Hackteria code through Pure Data

What about the low tech? Usually people perceive DIY with gadgets, but tend to forget that simple solutions might be the key in front of our noses…

MD: There are two things: on one hand I think the low tech approach is great in any educational purpose, for kids, artists or young scientists and students. You got to understand and be able to work-do-handle low-tech to be able to handle high tech instruments. The fact that you can build something out of scratch by yourselves gives you the understanding of the difficulties and also gives you the guts to go further.

Also if we look back into history, let’s say Victorian times, scientific and technological developments, it was all bloody low-tech: a few wires, maybe a piece of glass and a cat’s fur… there you go, you suddenly come up with theory of electricity. Having all these “low tech” stuff nowadays so abundantly available, the re-enactment of these approaches, I think is important for understanding and getting creative.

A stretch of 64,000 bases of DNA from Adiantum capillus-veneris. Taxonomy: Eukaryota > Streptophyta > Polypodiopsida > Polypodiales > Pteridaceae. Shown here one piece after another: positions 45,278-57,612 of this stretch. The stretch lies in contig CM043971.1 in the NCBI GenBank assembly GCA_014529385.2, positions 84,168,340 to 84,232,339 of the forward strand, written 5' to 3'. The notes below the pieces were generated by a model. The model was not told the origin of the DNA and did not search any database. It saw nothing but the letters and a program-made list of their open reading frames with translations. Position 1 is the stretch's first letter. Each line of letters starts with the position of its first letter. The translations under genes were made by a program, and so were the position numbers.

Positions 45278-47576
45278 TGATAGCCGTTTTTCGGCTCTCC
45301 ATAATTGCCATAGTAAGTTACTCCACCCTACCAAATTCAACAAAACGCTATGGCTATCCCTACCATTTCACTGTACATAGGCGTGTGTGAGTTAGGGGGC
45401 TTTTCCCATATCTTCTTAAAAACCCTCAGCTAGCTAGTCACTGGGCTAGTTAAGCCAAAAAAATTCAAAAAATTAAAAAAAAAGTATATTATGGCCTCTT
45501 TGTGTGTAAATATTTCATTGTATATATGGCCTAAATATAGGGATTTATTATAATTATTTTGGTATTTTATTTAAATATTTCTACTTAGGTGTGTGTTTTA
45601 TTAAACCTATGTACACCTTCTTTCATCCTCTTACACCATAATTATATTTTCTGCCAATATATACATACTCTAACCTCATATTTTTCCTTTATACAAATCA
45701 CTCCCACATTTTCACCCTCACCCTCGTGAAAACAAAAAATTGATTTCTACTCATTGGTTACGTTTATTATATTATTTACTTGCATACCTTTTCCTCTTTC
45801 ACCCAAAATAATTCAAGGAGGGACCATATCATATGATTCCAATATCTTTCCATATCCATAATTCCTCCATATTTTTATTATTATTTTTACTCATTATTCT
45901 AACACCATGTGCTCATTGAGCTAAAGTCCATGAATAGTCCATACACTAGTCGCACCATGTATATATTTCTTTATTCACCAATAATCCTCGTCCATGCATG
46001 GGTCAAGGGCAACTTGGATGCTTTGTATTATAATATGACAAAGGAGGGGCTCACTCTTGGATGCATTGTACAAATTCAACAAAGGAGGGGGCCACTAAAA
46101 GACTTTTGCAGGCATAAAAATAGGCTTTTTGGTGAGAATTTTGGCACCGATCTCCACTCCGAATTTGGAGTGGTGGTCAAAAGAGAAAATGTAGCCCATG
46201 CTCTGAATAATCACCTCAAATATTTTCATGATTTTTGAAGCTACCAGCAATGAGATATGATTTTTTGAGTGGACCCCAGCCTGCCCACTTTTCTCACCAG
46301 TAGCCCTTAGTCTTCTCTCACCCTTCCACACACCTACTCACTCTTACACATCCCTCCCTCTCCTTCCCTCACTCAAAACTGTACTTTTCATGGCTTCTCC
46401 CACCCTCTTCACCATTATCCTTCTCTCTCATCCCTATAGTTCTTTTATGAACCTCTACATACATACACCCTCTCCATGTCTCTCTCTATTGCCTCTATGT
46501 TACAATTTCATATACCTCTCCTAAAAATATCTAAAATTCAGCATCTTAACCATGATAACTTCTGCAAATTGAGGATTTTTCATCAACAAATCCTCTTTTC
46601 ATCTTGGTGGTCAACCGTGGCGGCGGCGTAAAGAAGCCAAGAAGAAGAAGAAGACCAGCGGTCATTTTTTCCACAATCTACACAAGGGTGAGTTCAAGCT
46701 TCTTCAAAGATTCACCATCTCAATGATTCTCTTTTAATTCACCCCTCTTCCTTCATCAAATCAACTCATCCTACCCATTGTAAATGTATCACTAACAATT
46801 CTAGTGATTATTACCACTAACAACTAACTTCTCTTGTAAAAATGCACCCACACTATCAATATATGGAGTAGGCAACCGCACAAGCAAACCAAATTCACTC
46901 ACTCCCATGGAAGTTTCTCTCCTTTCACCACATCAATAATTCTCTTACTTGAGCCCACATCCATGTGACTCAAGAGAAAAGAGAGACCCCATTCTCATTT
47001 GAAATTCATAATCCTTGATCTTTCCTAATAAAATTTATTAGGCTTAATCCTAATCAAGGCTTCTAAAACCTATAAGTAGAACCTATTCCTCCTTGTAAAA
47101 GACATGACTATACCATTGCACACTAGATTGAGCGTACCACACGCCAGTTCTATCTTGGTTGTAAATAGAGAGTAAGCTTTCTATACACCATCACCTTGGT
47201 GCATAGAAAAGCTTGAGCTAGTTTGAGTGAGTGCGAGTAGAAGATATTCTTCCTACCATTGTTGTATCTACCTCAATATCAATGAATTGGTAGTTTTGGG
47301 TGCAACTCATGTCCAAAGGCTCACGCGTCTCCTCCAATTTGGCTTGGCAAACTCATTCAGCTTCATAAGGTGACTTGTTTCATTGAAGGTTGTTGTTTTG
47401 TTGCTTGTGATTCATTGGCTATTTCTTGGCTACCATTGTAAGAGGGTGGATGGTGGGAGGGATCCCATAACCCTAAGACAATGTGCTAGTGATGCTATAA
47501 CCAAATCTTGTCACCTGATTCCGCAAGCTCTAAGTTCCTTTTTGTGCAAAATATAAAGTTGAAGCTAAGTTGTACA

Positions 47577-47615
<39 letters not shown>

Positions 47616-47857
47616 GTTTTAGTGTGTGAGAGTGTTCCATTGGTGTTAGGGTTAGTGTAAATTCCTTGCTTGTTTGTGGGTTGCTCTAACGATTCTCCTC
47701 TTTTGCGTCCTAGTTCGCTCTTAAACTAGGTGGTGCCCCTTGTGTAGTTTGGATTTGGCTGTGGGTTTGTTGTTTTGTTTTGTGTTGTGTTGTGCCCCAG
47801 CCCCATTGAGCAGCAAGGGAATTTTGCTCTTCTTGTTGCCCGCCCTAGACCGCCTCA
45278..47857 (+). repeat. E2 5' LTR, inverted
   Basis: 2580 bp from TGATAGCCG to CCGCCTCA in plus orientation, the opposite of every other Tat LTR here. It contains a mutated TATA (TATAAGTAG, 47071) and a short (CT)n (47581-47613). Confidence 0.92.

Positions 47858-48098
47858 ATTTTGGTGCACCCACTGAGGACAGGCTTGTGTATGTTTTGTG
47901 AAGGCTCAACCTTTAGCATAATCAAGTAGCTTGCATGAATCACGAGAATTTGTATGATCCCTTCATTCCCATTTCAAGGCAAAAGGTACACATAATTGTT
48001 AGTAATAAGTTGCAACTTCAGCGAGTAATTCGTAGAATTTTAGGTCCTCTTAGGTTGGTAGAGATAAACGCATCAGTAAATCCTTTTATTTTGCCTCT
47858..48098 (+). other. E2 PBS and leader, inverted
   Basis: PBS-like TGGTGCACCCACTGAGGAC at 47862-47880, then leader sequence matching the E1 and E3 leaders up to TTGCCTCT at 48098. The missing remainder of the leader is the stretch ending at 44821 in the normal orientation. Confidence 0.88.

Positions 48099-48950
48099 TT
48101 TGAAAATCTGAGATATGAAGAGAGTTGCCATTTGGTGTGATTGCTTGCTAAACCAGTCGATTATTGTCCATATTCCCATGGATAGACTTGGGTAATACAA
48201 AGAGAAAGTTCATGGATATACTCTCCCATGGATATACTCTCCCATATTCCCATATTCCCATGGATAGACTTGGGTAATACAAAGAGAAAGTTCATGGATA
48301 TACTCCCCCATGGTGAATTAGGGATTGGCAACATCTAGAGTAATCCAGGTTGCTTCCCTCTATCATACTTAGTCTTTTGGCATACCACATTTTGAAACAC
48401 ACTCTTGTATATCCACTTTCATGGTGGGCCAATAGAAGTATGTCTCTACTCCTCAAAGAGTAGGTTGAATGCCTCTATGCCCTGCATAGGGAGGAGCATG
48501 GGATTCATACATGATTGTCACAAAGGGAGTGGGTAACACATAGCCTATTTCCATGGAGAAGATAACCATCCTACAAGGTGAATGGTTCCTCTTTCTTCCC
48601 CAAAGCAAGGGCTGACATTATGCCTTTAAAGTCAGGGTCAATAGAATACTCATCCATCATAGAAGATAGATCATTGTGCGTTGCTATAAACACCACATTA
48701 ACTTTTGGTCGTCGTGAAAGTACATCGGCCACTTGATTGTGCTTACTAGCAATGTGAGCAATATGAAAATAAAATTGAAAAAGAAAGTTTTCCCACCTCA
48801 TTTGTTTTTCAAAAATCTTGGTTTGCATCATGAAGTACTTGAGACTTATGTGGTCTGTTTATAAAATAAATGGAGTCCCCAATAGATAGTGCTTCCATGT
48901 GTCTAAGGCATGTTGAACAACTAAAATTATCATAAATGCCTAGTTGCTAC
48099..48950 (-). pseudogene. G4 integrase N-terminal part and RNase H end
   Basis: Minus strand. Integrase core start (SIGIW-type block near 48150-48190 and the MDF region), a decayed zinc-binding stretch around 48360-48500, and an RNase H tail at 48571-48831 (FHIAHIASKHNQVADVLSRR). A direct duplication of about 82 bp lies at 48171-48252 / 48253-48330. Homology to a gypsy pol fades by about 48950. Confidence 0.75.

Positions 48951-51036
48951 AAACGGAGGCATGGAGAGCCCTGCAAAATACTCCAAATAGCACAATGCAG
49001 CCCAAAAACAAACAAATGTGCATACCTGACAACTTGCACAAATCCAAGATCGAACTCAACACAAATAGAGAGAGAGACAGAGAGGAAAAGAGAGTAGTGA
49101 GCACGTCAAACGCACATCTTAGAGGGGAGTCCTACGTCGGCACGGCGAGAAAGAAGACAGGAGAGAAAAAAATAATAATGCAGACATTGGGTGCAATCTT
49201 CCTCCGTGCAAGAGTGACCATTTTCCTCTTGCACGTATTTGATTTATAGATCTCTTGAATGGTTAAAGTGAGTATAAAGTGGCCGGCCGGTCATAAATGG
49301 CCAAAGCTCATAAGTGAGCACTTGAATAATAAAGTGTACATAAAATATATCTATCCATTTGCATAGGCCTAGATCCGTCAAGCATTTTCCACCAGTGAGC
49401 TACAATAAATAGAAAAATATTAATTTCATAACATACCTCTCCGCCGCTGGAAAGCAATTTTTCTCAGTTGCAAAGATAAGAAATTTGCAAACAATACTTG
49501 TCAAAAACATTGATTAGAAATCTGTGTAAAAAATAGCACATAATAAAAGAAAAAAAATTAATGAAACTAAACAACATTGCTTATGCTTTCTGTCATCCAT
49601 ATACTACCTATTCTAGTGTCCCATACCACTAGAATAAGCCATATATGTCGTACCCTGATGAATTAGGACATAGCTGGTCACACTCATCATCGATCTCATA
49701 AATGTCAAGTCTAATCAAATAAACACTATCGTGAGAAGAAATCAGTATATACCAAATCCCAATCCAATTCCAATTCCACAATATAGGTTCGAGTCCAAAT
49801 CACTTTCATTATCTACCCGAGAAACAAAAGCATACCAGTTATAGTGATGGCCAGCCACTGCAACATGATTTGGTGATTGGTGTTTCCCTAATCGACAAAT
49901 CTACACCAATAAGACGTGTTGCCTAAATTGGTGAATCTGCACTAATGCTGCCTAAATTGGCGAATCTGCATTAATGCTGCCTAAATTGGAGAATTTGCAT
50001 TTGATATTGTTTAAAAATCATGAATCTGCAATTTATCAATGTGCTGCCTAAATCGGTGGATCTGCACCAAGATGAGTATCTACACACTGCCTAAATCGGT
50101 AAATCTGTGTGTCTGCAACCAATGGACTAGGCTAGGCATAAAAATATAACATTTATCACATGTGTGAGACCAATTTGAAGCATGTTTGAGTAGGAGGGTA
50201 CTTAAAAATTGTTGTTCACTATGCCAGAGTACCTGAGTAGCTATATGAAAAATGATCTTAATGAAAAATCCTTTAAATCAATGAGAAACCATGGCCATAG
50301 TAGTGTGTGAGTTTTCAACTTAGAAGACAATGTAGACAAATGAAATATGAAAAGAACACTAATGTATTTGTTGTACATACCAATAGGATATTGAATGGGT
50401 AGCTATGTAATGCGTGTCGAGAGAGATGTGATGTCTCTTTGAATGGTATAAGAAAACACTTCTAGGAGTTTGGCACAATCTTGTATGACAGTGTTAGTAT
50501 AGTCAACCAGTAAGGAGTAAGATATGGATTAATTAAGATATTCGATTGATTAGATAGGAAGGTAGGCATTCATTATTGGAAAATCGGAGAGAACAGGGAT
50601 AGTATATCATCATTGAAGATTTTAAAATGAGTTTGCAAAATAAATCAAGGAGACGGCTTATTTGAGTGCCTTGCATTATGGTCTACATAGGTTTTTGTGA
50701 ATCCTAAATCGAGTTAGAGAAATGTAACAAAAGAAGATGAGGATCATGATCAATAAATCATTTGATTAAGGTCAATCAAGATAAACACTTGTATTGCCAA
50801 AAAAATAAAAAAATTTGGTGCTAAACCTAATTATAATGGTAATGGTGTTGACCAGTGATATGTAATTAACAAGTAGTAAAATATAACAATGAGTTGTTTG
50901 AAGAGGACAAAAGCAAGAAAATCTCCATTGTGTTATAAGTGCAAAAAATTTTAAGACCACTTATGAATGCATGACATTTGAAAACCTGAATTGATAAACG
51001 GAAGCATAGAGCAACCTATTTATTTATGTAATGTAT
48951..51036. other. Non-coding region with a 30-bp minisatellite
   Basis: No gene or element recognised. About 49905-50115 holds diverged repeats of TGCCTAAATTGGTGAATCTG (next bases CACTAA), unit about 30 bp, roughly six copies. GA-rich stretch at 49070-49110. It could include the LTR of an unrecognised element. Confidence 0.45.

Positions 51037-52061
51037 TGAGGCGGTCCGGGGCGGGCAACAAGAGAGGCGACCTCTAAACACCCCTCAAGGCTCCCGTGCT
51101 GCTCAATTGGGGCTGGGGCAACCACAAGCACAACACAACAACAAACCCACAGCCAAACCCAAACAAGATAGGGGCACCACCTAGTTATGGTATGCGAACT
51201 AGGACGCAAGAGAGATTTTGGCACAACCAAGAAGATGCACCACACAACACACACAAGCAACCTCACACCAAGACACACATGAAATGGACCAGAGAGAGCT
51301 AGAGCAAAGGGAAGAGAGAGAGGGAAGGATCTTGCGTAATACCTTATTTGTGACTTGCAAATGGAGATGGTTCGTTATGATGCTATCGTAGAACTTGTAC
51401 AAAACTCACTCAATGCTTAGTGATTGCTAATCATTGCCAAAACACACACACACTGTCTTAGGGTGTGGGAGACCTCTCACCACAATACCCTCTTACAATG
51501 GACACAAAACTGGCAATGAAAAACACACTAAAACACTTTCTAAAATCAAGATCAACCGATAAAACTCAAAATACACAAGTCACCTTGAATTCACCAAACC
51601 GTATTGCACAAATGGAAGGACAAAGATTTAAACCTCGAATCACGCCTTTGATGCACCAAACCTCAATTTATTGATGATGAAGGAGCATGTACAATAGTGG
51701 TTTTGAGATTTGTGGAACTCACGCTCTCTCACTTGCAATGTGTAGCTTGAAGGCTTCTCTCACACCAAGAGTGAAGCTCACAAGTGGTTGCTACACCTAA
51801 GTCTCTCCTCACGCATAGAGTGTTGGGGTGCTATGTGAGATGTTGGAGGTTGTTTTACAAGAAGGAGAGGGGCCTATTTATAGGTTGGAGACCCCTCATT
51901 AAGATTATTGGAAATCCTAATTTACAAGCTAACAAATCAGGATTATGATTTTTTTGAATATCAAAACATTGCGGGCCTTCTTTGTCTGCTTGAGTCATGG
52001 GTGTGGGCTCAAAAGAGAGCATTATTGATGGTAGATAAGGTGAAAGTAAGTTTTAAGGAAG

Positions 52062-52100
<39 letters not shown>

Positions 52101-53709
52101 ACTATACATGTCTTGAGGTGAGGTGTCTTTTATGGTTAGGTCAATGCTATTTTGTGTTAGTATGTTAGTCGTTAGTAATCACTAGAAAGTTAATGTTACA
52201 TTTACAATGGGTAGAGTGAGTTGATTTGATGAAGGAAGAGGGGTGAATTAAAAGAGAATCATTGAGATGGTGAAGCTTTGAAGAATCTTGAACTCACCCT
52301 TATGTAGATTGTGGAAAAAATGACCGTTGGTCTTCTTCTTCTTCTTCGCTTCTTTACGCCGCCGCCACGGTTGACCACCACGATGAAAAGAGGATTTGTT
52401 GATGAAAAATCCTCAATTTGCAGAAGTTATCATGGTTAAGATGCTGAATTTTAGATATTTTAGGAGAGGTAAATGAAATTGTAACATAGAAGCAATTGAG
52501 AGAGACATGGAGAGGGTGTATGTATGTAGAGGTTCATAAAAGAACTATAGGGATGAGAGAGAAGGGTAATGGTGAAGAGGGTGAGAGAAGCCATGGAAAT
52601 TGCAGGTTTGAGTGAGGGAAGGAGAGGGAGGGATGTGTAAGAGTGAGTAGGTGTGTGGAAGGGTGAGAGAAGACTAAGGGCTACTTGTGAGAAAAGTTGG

Biosynthesis of Silver Nanoparticles
Photo by (cc)

And also, nowadays it will be definitely possible to all of us artists to have access to pieces of wire and so looking at these historical “lowtech” stuff enables us to understand the fundamental methods of the current scientific methodologies. That’s the educational part.

On the other side, the “low-tech” approach, as you mentioned, is also the key in coming up with cool things that are accessible to e.g. artists for an installation, limited budget and tech-skills, but a creative expression/goal in his mind. It’s the only solution that they can afford…

In the end, also the “low-tech” approach is a key in solving some of the problems in the world (not all, by far not all). Same starting point as the artist: limited budget and know-how in poor countries restricts them in finding their own solutions for their problem. But here I want to state that most problems will not be solved with technology, neither low-tech nor high-tech, but with political means and social engagement.

Marc, Thanks a lot!

p.s. Special thanks to Robertina Sebjanic from